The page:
Call us for a free intial consultation today and potentially save $100,000 or more in nursing home costs. 1 (877) 21-Medicaid or 1 (877) 216-3342
A Medicaid professional consultant helping an elderly woman to protect her assets and money from the nursing home spend down.

Florida Medicaid: Expanding Privatization

Florida's reform on Medicaid and HMO rejection

People in Florida are in an uproar over the current state of affairs in regards to healthcare for those on Florida Medicaid. The state is proposing a Medicaid Reform in which many residents are advocating against. This reform is believed to cause potential threats to those who are receiving medical care under Florida Medicaid.
Read Part 2: Florida Medicaid: Private Insurance Companies
Read Part 3: Florida Medicaid: Patient Survey HMO Wellcare Abuse
In the attempt to advocate against the expansion of Florida's Medicaid reform, Leslie Rosenstock is taking action. She has a son who has been rejected from two HMO companies and has since struggled to receive vital hormone therapies in order to keep him alive after a brain tumor destroyed his pituitary gland.
Florida has spent five years trying to remake the government health insurance. This process has caused the alienation of doctors, prompted patient complaints and invited fraud. The complaints all surround the fact that the system has placed patient's lives in jeopardy for the profits of large insurance companies.
State leaders now want to expand the same experiment to health care privatization across the state. This will include 270,000 people who are covered by private managed care insurance and an estimated 3.2 million Florida Medicaid patients this year.
Even though there have been many problems, including audits performed by Georgetown University researchers and the policy research office of the Legislature, the lawmakers in Florida continue to claim that the expansion is necessary in order to rein in the exploding costs of Florida Medicaid. It is believed that Florida Medicaid will use 1/3 of the state budget in 2011, totaling $21.6 billion.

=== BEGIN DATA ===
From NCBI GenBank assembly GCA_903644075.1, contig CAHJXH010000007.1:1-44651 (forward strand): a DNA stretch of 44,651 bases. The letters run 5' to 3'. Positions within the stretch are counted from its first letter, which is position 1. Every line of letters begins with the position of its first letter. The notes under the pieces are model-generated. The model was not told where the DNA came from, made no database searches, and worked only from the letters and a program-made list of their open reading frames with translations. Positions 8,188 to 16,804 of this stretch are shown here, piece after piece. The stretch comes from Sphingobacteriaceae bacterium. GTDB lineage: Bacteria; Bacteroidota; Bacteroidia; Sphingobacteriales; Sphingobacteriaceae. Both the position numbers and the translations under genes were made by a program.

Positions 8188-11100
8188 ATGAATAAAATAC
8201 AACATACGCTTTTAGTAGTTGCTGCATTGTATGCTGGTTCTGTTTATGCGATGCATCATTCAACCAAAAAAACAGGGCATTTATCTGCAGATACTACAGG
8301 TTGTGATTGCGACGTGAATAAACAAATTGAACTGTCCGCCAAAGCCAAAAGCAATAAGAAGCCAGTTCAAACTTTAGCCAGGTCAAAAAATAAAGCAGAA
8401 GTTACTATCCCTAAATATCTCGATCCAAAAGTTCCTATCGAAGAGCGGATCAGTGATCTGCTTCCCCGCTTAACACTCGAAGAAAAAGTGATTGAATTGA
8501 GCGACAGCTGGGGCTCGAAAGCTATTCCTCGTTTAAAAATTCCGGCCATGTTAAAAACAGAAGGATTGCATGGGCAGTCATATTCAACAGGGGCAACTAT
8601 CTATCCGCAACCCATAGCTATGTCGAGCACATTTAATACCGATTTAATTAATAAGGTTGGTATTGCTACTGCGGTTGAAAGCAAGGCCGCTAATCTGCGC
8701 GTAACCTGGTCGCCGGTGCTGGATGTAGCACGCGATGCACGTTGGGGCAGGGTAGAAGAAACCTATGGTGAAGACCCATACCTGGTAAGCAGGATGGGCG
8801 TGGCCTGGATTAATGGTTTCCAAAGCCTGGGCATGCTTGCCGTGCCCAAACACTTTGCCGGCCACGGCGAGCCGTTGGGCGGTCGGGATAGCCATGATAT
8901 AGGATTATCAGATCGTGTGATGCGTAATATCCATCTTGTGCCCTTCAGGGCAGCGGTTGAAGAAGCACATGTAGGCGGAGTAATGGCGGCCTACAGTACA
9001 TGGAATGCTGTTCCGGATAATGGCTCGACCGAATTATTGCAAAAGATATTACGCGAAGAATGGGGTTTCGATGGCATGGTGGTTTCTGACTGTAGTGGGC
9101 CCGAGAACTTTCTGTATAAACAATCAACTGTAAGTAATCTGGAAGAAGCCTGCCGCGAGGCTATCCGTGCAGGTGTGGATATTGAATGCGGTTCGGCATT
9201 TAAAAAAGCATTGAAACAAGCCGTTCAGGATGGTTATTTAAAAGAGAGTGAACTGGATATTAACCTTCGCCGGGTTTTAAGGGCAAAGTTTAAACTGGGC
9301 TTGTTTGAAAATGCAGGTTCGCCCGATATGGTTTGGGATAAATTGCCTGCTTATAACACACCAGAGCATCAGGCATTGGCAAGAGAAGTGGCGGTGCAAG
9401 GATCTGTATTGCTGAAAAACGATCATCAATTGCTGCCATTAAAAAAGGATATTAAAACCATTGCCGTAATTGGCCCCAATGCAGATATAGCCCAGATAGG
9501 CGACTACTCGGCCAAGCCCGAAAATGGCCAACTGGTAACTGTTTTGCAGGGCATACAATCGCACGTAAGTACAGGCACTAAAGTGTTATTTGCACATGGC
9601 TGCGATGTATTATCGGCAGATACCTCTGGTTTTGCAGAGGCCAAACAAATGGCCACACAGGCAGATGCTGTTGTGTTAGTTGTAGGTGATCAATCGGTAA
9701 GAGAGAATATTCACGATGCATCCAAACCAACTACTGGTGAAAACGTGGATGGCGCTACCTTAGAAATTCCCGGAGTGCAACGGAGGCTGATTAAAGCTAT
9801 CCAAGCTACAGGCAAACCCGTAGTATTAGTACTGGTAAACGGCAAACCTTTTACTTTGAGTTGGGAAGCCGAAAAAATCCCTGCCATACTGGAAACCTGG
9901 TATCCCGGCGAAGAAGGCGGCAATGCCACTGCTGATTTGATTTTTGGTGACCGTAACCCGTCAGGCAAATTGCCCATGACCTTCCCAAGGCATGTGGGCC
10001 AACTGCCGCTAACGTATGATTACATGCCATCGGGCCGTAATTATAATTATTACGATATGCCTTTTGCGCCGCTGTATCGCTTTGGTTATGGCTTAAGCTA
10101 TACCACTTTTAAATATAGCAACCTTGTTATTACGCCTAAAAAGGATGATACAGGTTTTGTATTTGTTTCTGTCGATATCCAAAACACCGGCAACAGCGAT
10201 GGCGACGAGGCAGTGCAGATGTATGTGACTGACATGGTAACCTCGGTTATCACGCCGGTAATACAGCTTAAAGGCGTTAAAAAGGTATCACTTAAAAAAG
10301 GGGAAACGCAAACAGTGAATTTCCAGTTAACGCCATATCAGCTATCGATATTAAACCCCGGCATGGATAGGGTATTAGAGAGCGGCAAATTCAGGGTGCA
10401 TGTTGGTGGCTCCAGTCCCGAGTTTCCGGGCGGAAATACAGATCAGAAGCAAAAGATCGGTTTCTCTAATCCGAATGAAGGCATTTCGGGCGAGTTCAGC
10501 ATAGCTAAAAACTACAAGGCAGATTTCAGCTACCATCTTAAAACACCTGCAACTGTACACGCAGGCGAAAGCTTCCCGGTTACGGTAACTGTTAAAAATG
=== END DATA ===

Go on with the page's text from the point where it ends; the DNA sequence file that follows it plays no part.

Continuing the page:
Those who are in support of the strategy conclude that money was saved without causing damage to patient satisfaction. House Speaker Dean Cannon states, "We're taking a program that's working, the pieces of the pilot program that are working, and expanding that." However, advocates for the elderly, poor and disabled believe that lawmakers are simply inviting disaster.
The major complaints about the expansion of the program include various concerns, believing that it could:
During the course of four years, there were some Medicaid patients who had four insurers over that time. The complaints from patients were frequent and lawmakers were asked to end the pilot because it was causing harm to Medicaid patients, including those who are disabled, elderly or children.
Senator Joe Negron, R-Stuart stated that his plans will avoid the pitfalls of the pilot system while learning valuable lessons from what went wrong during the experimental phase. He believes that Medicaid doctors should be paid more to improve retention. This would require insurance companies to incur penalties if they quit the program, which would direct fraud investigators to oversee the HMOs and increase the amount that must be spent on patient care. These proposals have not yet been tested in any of the pilot areas.
Negron went on to state, "We need to have budget predictability, but I feel a responsibility to our friends and neighbors on Medicaid to provide quality care." While this appears to be a positive proposition, many who have already experienced the managed care system are disagreeing.
Leslie Rosenstock states, "It will be a catastrophic tsunami if they do the whole state with Medicaid reform."
by Dave Henderson (Medicaid Consultant: Sarasota, FL)
Learn about: Medicaid Asset Protection
To learn what is an irrevocable trust and how it can protect your assets from Medicaid visit our site:Irrevocable Trust Asset Protection: Ultra Trust®
Please contact Medicaid Consultants toll-free at 1 (877) 21-Medicaid or 1 (877) 216-3342.
Read more information on Medicaid: